Composting tea is a “green” method of disposal and terrific for the health of all your plants, providing organic matter to increase drainage while maintaining moisture, promoting earthworms, increasing oxygen levels, and maintaining soil structure for a more beautiful garden. You can also make good use of your tea bag or tea grounds after brewing or expired tea that you forget to drink.

Green tea garden at Future Generation Co. Ltd. factory using DIY fertilizer from tea.

Gina

Reference: https://www.gardeningknowhow.com/composting/ingredients/composting-tea-bags.htm

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7 Simple Steps to Better Tea

Tea News

I am asked occasionally if water for tea can be heated in a microwave or a coffeemaker. The plain answer is yes. However, my leading question to the inquirer is, does the use of a microwave add to your sense of ritual?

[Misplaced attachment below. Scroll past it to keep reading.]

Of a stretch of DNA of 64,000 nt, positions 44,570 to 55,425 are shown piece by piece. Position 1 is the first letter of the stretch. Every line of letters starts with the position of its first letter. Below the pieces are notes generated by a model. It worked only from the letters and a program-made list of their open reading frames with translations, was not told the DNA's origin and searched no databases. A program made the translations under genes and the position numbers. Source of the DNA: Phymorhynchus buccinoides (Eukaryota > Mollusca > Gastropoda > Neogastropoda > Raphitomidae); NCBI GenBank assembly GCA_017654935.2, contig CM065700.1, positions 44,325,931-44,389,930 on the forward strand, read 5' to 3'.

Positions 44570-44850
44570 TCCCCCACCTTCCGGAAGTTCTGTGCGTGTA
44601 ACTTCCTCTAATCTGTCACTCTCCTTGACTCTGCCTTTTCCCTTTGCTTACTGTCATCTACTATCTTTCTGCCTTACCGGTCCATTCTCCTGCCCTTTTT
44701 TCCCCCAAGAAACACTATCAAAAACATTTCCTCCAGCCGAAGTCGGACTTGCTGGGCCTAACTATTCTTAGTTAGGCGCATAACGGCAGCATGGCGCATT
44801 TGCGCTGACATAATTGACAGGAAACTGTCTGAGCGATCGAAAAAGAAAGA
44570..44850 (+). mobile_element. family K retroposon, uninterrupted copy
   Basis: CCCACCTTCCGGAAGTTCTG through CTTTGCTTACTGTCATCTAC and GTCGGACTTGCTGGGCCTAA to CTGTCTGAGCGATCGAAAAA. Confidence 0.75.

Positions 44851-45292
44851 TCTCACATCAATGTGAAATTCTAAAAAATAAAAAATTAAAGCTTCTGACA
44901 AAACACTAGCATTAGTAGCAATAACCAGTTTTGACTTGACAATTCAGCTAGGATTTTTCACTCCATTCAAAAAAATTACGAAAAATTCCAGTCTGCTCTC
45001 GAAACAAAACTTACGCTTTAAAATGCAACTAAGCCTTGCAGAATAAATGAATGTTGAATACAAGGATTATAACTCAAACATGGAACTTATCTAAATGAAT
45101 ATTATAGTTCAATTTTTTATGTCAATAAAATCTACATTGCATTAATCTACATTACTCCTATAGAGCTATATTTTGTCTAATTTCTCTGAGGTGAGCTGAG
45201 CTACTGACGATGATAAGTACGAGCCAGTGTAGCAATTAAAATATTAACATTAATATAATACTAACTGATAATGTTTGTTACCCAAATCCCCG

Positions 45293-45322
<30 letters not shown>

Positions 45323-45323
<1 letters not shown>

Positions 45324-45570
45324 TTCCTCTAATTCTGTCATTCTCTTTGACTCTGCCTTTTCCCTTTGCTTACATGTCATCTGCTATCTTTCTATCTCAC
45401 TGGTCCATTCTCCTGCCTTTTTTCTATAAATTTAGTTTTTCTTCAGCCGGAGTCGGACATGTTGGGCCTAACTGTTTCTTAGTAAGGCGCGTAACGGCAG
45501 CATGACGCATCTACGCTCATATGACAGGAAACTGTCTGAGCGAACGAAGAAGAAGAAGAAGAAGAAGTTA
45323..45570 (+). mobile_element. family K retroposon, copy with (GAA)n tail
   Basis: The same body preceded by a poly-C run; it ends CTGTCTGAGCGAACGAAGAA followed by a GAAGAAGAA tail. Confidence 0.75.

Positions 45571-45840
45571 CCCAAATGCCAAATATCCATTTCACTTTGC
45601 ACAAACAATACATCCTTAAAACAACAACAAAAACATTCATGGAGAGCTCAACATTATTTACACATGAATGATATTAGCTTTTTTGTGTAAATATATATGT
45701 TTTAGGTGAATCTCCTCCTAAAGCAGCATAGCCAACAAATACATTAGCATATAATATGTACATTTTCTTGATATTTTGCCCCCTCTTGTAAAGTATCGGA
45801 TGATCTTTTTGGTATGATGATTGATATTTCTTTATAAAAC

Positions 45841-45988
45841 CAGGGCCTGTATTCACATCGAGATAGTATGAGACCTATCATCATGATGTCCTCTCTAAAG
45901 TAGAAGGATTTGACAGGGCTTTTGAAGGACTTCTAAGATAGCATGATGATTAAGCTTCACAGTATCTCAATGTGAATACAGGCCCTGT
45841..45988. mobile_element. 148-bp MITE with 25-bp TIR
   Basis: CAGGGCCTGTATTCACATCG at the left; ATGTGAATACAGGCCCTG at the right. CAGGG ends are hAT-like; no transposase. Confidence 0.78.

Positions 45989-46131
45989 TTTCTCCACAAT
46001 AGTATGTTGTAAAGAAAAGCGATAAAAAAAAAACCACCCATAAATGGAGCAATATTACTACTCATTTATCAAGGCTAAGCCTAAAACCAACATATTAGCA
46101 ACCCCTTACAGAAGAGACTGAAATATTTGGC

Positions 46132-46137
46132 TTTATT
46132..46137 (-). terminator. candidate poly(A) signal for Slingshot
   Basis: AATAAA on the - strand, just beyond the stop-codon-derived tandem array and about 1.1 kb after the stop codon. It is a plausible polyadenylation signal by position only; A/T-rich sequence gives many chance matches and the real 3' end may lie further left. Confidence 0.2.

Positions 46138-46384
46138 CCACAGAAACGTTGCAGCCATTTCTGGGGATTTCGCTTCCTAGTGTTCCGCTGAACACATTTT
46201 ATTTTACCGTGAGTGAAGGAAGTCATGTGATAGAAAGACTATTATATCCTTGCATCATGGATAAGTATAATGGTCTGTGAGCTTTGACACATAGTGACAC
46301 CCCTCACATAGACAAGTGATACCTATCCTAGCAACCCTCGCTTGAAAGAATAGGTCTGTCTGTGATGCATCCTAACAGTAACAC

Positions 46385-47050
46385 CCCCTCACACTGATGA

Lu Yu was the first tea master to address these questions. He didn’t have microwaves or coffee pots to deal with, but he did face a society that needed a bit of guidance in making tea properly.

The crude tea practices he encountered in the eighth century included crushing tea in a mortar and making it into a cake before boiling it together with rice, ginger, salt, orange peel, milk, spices—and sometimes onions! In his celebrated work, Holy Scripture of Tea, he gave instruction on tea preparation that transformed tea making from a utilitarian chore into an honored ritual.

With the tea novice and the spirit of Lu Yu in mind, here are seven simple steps to set you on the right path to making good tea.

  1. Tea kettles and teapots are not the same. This may sound too basic, but I mention it because new tea students often don’t realize they need both utensils. And a microwave does not replace a teakettle! You can control the temperature of water only with a stove-top kettle or an electric kettle.